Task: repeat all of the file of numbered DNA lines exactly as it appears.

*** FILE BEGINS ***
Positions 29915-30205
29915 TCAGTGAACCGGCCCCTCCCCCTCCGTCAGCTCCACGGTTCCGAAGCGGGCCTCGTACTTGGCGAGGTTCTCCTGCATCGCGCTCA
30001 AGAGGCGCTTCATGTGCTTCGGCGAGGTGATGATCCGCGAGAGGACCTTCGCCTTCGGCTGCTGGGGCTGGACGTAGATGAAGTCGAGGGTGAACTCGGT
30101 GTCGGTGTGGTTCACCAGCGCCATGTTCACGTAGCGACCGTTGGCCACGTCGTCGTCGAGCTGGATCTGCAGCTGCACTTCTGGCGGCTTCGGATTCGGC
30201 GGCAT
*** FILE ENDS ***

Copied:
Positions 29915-30205
29915 TCAGTGAACCGGCCCCTCCCCCTCCGTCAGCTCCACGGTTCCGAAGCGGGCCTCGTACTTGGCGAGGTTCTCCTGCATCGCGCTCA
30001 AGAGGCGCTTCATGTGCTTCGGCGAGGTGATGATCCGCGAGAGGACCTTCGCCTTCGGCTGCTGGGGCTGGACGTAGATGAAGTCGAGGGTGAACTCGGT
30101 GTCGGTGTGGTTCACCAGCGCCATGTTCACGTAGCGACCGTTGGCCACGTCGTCGTCGAGCTGGATCTGCAGCTGCACTTCTGGCGGCTTCGGATTCGGC
30201 GGCAT